To add to my previous point: beyond worship, there is one other unifying factor within the church that must be understood- understanding our place. If every single member within the church knew their place and the responsibilities that came with it, division within the church would be a rare occurrence indeed.
Learning your place within the church requires a detailed knowledge of your role within the Church. There are two major roles within the Church: the Church leaders and the Church body. If you are not an elder, pastor, or deacon, you are not part of the Church leadership.
Sadly, so many members of today’s Church have forgotten their places within the Church. Feeling justified in their critical analysis of the Church leadership, they cry “injustice” at the slightest change, forgetting that they are not part of the Church leadership. It’s that simple: if you are not an Elder or Deacon, you have no need to speak up unless the concern is a major sin issue or you are asked for your opinion. While many people cite Titus 1:7, which says “let your overseer be beyond reproach”, this does not mean that the members of the Church body are to reproach the elders. Again, that is not their place.
Many will refuse this, of course. Again, feeling justified in their supposed injustice, they commit sin by going beyond their calling. This is the way of today’s Church, it seems, and it’s hardly a wonder that so few pastors remain in their stations for extended periods of time.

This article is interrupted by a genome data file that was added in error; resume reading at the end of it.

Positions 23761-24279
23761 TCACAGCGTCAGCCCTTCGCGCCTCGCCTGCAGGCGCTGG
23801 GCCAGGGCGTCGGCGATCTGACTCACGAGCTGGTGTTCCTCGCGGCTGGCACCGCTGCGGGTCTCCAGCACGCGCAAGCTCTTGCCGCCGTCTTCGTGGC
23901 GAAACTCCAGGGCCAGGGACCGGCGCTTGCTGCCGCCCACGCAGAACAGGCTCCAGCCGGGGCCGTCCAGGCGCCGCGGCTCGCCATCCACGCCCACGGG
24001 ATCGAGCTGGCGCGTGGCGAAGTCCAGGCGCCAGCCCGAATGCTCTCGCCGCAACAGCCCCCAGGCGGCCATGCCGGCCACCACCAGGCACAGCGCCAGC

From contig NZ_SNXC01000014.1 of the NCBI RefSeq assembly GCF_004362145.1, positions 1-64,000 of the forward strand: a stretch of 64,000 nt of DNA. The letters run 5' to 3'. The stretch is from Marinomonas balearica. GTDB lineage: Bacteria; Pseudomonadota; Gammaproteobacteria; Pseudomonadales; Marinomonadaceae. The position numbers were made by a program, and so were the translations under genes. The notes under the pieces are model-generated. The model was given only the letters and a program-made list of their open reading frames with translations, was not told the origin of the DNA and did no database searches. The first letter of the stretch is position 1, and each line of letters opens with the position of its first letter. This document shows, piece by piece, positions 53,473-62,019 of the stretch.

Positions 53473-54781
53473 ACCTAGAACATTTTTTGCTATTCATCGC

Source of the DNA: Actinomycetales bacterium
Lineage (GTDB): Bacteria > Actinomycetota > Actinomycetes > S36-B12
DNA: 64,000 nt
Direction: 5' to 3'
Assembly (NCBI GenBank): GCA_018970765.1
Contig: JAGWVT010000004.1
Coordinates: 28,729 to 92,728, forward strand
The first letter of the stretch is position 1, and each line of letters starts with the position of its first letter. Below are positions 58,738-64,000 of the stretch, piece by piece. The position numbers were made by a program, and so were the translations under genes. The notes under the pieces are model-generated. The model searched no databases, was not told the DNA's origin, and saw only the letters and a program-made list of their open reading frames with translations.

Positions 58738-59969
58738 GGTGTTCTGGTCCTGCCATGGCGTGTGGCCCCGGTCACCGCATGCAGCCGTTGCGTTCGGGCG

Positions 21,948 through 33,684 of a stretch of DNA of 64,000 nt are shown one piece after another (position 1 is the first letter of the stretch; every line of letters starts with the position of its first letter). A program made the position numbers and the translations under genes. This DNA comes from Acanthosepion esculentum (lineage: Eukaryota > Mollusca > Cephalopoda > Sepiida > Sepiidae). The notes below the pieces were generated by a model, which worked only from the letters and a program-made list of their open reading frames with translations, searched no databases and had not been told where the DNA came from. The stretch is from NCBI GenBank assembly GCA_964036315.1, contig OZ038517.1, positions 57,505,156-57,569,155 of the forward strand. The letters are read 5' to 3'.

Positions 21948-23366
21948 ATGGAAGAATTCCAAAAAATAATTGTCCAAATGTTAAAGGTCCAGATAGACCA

“feeling justified in their supposed injustice, they commit sin by going beyond their calling. This is the way of today’s Church, it seems, and it’s hardly a wonder that so few pastors remain in their stations for extended periods of time.”Tweet
All of this, however, goes back to the critiquing of the entire Church, from worship services to members themselves. Whether it’s someone complaining about the lack of hymns in the worship service or another person complaining that there are hobos in the lounge, people like to complain. I do it. If you’re honest with yourself, you’ll realize that you do it too. It’s within our nature to complain. Just look at the Israelites- freshly removed from Israel in what was quite clearly an act of God, and they’ve hardly gone a few miles before they start complaining. Moses, perhaps the first pastor ever, was ready to throw himself off a sand dune!
Unfortunately, the reality of complaining within human nature is not an excuse to be used, and while thinking critically of a Church or person may come naturally to some, as it does me, this does not give you an excuse to speak that complaint.
So what must we do to overcome differences within the Church? Let’s recap.
1: Debate, but keep it respectful and don’t cross the line into crushing other’s beliefs.
2: Understand what the Church really is.
3: Understand your role within the church, and with that, understand your place.
4: Keep your criticisms to yourself, and exercise discernment if they must be spoken.
5: Root all complaining out of your system.
If you have any questions about your role, talk to your pastor. He’ll be happy to help!
Alright, that’s all for today. Thanks so much for reading! I hope you really enjoyed this post. If you haven’t already, make sure to click that Follow button below (or to the side). Then, when I release new posts like this, you’ll get notified. Thanks again, and I hope you have a fantastic day!